Negotiators at U.N. climate talks in Durban yesterday agreed a second commitment period under the Kyoto Protocol, to run from 2013 through 2017, pulling negotiations back from the brink days after the conference was supposed to have ended.
The 190-odd countries also bound themselves to agree, in 2015, a deal to force them to cut emissions by 2020, Reuters reports.
The first phase of the Kyoto protocol is due to finish at the end of 2012, and the possible lack of follow-on phase had raised questions about the future of trade in U.N.-backed carbon credits.
As of Friday at 4:30pm in Durban, the U.S., China and India were blocking an EU-designed “road map” plotting the successor to the Kyoto agreement.By 3am Sunday morning, the EU, China and India were still in heated dispute over the wording of a new treaty, the Guardian reported.
The conference chair, South African foreign minister Maite Nkoana-Mashabane (pictured), then brought China, India, the US, Britain, France, Sweden, Gambia, Brazil and Poland together for a “huddle” to get past their disagreements. Brazilian negotiator Luis Figueres suggested legal language more amenable to all parties, and within two hours the talks were over.
But organizations including Oxfam and Greenpeace said that the planned carbon reductions were not deep enough. Friends of the Earth International chair Nnimmo Bassey called the 2020 timescale “a crime of global proportions” that keeps the planet on track for a 4C temperature rise.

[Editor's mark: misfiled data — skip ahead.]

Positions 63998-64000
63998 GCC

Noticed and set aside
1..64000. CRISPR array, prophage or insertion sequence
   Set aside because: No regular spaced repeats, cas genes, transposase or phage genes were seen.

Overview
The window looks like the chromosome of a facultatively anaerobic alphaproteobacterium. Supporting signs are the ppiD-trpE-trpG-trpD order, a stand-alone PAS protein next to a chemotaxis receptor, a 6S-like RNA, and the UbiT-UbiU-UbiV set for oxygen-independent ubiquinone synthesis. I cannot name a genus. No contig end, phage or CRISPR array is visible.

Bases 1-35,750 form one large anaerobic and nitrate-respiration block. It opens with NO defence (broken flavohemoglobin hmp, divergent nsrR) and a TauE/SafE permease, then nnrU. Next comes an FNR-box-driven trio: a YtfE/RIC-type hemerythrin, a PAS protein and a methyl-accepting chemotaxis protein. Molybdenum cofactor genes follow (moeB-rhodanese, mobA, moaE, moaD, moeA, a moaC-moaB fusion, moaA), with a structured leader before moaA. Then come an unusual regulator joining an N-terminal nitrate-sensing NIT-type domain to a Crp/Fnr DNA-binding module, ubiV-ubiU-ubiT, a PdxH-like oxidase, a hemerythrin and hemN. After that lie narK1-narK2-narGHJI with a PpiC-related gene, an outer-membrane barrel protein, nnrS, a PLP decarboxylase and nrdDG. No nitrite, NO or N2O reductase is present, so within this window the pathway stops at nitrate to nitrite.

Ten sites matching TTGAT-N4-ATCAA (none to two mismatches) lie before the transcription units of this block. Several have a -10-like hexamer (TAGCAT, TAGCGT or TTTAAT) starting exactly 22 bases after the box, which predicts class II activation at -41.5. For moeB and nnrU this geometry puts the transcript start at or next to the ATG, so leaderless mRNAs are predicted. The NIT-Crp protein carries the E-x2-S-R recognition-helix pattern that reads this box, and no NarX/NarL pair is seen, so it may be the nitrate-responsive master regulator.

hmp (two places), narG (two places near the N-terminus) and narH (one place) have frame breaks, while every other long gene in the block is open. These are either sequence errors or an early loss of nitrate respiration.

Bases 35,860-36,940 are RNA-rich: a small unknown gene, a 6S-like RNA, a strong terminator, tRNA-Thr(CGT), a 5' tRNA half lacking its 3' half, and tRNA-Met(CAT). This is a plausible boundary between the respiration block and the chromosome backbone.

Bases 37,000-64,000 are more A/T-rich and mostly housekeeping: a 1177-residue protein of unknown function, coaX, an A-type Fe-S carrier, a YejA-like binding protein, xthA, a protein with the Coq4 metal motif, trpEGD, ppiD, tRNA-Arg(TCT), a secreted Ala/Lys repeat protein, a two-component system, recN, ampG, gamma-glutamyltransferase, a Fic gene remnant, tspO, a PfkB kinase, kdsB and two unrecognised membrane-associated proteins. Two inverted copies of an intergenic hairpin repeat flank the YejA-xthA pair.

And Richard Gledhill, a partner in sustainability and climate change at PricewaterhouseCoopers, told the Guardian, “?While we now have a road map and an ambitious timetable, the precise destination remains unclear.”
Among the outcomes, countries:
- Ironed out some details of a Green Climate Fund to channel up to $100 billion a year by 2020 to poorer countries
- Agreed to hammer out new market mechanisms for Kyoto’s successor treaty
- Identified options for closing the gap between the emissions reduction pledges that countries have made for 2020, and cuts necessary to keep the rise in global temperatures below 2 degrees C
- Defeated a proposal to charge the shipping sector for their carbon emissions
- Passed new rules for how the Clean Development Mechanism will apply to carbon sequestration projects, requiring that five percent of the credits for such project only be awarded once it is proven that no carbon dioxide has leaked 20 years after the end of the crediting period
- Agreed that private funds and market-based mechanisms will be considered for the program on cutting carbon emissions from deforestation, though it may take several years until the program is fully realized
- Did not make a decision on whether to continue awarding carbon credits under the Joint Implementation mechanism after 2012.
The text of the agreements is available here: unfccc.int/2860.php